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Posted on: March 11, 2021
Causes of Bleeding Gums and Gum Disease
Everyone wants the gleaming white smile that they see in advertisements and on television, but there’s more to maintaining a beautiful smile than just veneers or tooth whitening. Unless you have a program of good oral hygiene, even the whitest teeth can develop disease and decay. Learning about gum disease and how to avoid gingivitis can help you maintain your beautiful, white teeth and healthy pink gums for a lifetime.
Do You Understand Gum Disease?
Gum disease, called gingivitis in its early stage, starts as inflammation and infection in the gum tissues. More than 75 percent of American adults have some stage of gum disease, but only about 15 percent of them are aware of it. More than 60 percent of older teens have gingivitis. If it’s not treated timely, then they can incur substantial damage to their teeth and gums, up to and including the loss of all their permanent teeth. Some of these statistics include the 30 percent of people who are genetically predisposed to gum disease but are unaware of it. For these people, diligent attention to their oral hygiene regimen is essential if they are to retain their natural teeth throughout their lifetime.
Gum disease is called gingivitis when it’s in the first stage, and it usually appears as swollen and red gums and may be characterized by bleeding during brushing and flossing. At this point, gingivitis can be successfully treated, and any damage it’s done can be reversed. However, if it’s not treated when it’s gingivitis, then it will progress to periodontal disease, which also can be treated, but any damage is permanent.
If periodontal disease remains untreated, then it will progress to periodontitis and then advanced periodontitis. By the time the disease reaches the advanced stage, then the ligaments that secure the teeth to the gum have been irreparably damaged, and the teeth will begin to loosen and fall out. The gum tissue will have been destroyed, and the jawbone will have eroded. The facial structure will be distorted, and there is no cure for the damage. The only solution at this point is reconstructive dental procedures that are costly, time-consuming, and painful. Gum disease is the primary cause of tooth loss in American adults, which is unfortunate because the disease is so easily prevented.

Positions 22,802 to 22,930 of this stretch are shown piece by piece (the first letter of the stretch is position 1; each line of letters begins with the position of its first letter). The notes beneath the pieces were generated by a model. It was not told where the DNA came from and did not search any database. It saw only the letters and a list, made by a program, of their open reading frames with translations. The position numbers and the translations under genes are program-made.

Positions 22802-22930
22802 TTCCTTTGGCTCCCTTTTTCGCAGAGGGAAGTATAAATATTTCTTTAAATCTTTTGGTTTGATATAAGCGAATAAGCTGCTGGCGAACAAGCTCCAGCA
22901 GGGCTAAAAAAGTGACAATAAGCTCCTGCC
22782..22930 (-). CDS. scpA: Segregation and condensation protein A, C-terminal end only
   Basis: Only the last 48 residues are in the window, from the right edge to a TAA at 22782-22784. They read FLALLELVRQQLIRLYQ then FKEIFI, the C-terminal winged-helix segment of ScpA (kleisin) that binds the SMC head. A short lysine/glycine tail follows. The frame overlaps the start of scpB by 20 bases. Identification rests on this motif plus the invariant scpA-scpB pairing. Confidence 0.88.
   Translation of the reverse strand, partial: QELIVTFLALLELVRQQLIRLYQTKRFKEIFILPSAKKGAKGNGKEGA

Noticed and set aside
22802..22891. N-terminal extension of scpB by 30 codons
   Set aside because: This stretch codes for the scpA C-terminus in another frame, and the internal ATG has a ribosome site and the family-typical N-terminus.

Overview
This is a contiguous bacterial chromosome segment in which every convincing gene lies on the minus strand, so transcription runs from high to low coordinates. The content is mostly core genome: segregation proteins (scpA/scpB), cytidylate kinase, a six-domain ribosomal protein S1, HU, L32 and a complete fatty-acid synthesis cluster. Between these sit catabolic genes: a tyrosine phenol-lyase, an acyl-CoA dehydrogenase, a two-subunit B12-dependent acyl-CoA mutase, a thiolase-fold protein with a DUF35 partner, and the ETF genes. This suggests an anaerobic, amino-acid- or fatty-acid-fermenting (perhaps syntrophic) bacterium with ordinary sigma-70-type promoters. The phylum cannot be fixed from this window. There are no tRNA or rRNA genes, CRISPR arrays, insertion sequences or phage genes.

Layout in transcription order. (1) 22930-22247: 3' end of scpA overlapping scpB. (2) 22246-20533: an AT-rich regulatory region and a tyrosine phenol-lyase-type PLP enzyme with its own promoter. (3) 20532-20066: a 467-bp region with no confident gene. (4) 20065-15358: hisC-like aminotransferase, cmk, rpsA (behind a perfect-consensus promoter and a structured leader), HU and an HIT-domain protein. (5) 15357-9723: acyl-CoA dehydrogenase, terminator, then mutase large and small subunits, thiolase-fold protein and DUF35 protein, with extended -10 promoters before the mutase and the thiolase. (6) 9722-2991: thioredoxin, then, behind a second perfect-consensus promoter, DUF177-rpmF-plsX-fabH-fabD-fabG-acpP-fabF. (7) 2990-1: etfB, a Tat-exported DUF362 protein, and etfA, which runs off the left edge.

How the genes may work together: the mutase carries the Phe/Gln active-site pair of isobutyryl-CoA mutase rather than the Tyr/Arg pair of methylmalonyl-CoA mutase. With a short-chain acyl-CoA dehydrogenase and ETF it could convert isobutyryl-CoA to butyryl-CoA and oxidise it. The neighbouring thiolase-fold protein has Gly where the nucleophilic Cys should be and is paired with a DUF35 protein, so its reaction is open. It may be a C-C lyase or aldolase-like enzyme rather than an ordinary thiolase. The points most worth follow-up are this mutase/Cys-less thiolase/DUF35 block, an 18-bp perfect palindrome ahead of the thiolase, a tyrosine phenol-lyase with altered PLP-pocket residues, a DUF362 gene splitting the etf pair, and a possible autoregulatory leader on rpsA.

Will Gum Disease Cause Health Problems?
Gum disease, particularly the later stages of periodontal disease, has been linked to several major health problems, such as:
- Heart attack
- Kidney disease
- Low birth weight in infants
Statistically, people who have a history of periodontal disease can experience premature death and problems during pregnancy. This isn’t surprising since the bacteria and infections present in the later stages of periodontal disease will travel through the thin membranes in the mouth tissues to be directly absorbed into the bloodstream. They then travel to the major organs of the body and begin to cause damage. The bacteria that causes inflammation can adversely affect much of the body’s physiology, so if you have gum disease at any stage, you should consult your dentist without delay.